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workshop

Peter Stamer / Luanda Casella SIX DEGREES OF SEPARATION

29 June-3 July 2015

Bildschirmfoto 2015-03-28 um 13.59.09

In 1969, the American psychologist Stanley Milgram designed a study to explore if two randomly selected individuals, strangers to each other coming from different American states, are nevertheless connected by acquaintances in between. Starting the test in Kansas/Nebraska, linking people to one individual in Massachusetts, the experiment suggested that an individual knows of any target person only by six degrees of connecting steps: Mr X from Kansas knows someone who knows someone who knows someone who knows someone who knows someone who knows Mrs Z, living in Massachusetts. Even though this experiment showed some flaws in its methodological design, it seemed to prove a fascinating idea which the Hungarian author Frigyes Karinthy had already carried out in his fictional essay ‘Chains’ in 1929. In this text the writer even suggested that the population of the whole planet, not just from a region in the United States, was closer together than it had ever been before: “We should select any person from the 1.5 billion inhabitants of the Earth – anyone, anywhere at all – and, using no more than five individuals, one of whom is a personal acquaintance, one could contact the selected individual using nothing except the network of personal acquaintances.”

What Karinthy and Milgram were dealing with is now known as „The Small World Problem“, a popular research method, especially in times of immaterial communication or social networks like facebook, trying to merge mathematical parameters of statistics with marketing tools to improve accessibility to one’s consumer behaviour. And yet, the thought is fascinating: that everyone of us is connected with anyone on this planet of now 7.5 billion inhabitants, regardless of race, cultural background, continent, religion, age. Next to the political implication of such a thought this idea provides us with a resourceful generator for stories, narratives, fictions about human beings and their lives.

Six Degrees of Separation is based upon the desire to create contemporary storytelling formats in which we explore fiction in shared narrative practices – narratives without a centre plot, but composed of biographical fragments, travel experiences, random encounters, figments of imagination – and maybe very little resolution. We believe that the world is full of stories, told ones and concealed ones, voiced ones and mute ones. Stories that we fantasize are not less true; digging them out and rendering them audible creates a multiplicity of narratives which form a large tapestry of events, a patchwork of textures, interwoven in such a fashion that they somehow may exist on the verge of being. Using a mixed media apparatus (Google Earth; Skype; Google Docs, Facebook, Twitter, etc), we will go through different storytelling exercises focusing on the construction of evasive, critical, imaginative narratives in order to create a common imaginary in the end. So what is it that holds the world(s) together?

References/Literature: Sophie Calle: Exquisite Pain and other writings; George Perec: “Life – A User’s Manual”; “Species of Spaces and other pieces”, Alfred Hitchcock: “Rear Window”; ‘The Phantom of Liberty’, film by Luis Bunuel, 1974; ‘Street Scene’ by Bertolt Brecht; ‘Theatre of the Oppressed’ by Augusto Boal; ‘Phone Booth’ (film) by Joel Schumacher.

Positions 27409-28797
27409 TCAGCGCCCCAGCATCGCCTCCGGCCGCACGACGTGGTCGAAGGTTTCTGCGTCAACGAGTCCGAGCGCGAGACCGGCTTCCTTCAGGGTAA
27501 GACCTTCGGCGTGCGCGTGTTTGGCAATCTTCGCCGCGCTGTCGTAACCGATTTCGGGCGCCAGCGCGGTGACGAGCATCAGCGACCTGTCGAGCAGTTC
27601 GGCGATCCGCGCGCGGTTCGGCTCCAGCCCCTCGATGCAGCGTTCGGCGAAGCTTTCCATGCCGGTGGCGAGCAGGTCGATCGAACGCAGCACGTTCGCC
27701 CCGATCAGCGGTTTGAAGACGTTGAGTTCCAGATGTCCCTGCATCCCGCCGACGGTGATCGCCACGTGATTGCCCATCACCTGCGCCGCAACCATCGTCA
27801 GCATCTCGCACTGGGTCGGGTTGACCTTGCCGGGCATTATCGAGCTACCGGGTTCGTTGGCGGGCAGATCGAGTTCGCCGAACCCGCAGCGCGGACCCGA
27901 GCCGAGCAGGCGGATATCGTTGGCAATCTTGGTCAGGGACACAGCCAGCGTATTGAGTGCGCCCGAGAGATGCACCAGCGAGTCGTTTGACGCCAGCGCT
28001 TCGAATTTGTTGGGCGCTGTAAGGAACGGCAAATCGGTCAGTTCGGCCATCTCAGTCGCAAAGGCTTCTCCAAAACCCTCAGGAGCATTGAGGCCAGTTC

Biographies:

 

Peter Stamer works as director, dramaturg, mentor and curator in the field of contemporary theatre and performance. In his projects he is mainly interested in the potency of bodies and their potential for language. His performance and theatre projects, realized all over Europe, also led him to China, Egypt, USA, or Israel. His recent works include a.o. The Path Of Money, a documentary/theatre/installation on a travelling banknote through China; the performance For Your Eyes Only on story telling and blindness; or The Big Event 1 – 3, a documentary theatre play on the assassination of John F. Kennedy (with toxic dreams). Lately he has been working on the international building-performance-project A Future Archeology within which spatial structures in Berlin, Vienna, and Cairo were to be built during five months in 2013. He just finished the New York phase of the project 26 Letters to Deleuze on the Abcédaire of Gilles Deleuze for EMPAC in Troy/New York.

(www.peterstamer.com)

 

Luanda Casella is a Brazilian writer and storyteller, living and working in Belgium since 2006. Her research focuses on the ways individuals relate to narratives in order to create a sense of identity, to form their opinion of the world, and ultimately to protect themselves. As a writer she’s interested in magic realism and in all forms of prose where fictional elements are incorporated in the narratives with the same relevance as real facts — strongly believing that fantastic attributes given to characters and settings give us the freedom we need to address the often phantasmagoric social realities of our history. In her performance work she’s concerned with finding techniques to produce hypertext fiction on stage. In other words, to expose the audience to an experience of co-authorship, where viewers are engaged in making intellectual and emotional associations to the completion of the story. In the context of the storytelling format “live-book” — an interaction of spoken word and live jazz music — she connects the experiences of ‘reading’ to that of ‘watching a jazz concert’ and builds (with prose) a space for free interpretation. Extremely influenced by plastic theatre, her stage narratives are enhanced by the use of paratextual material — in the form of video projections of written content, maps, objects, costumes and props — suggesting purely poetic truths.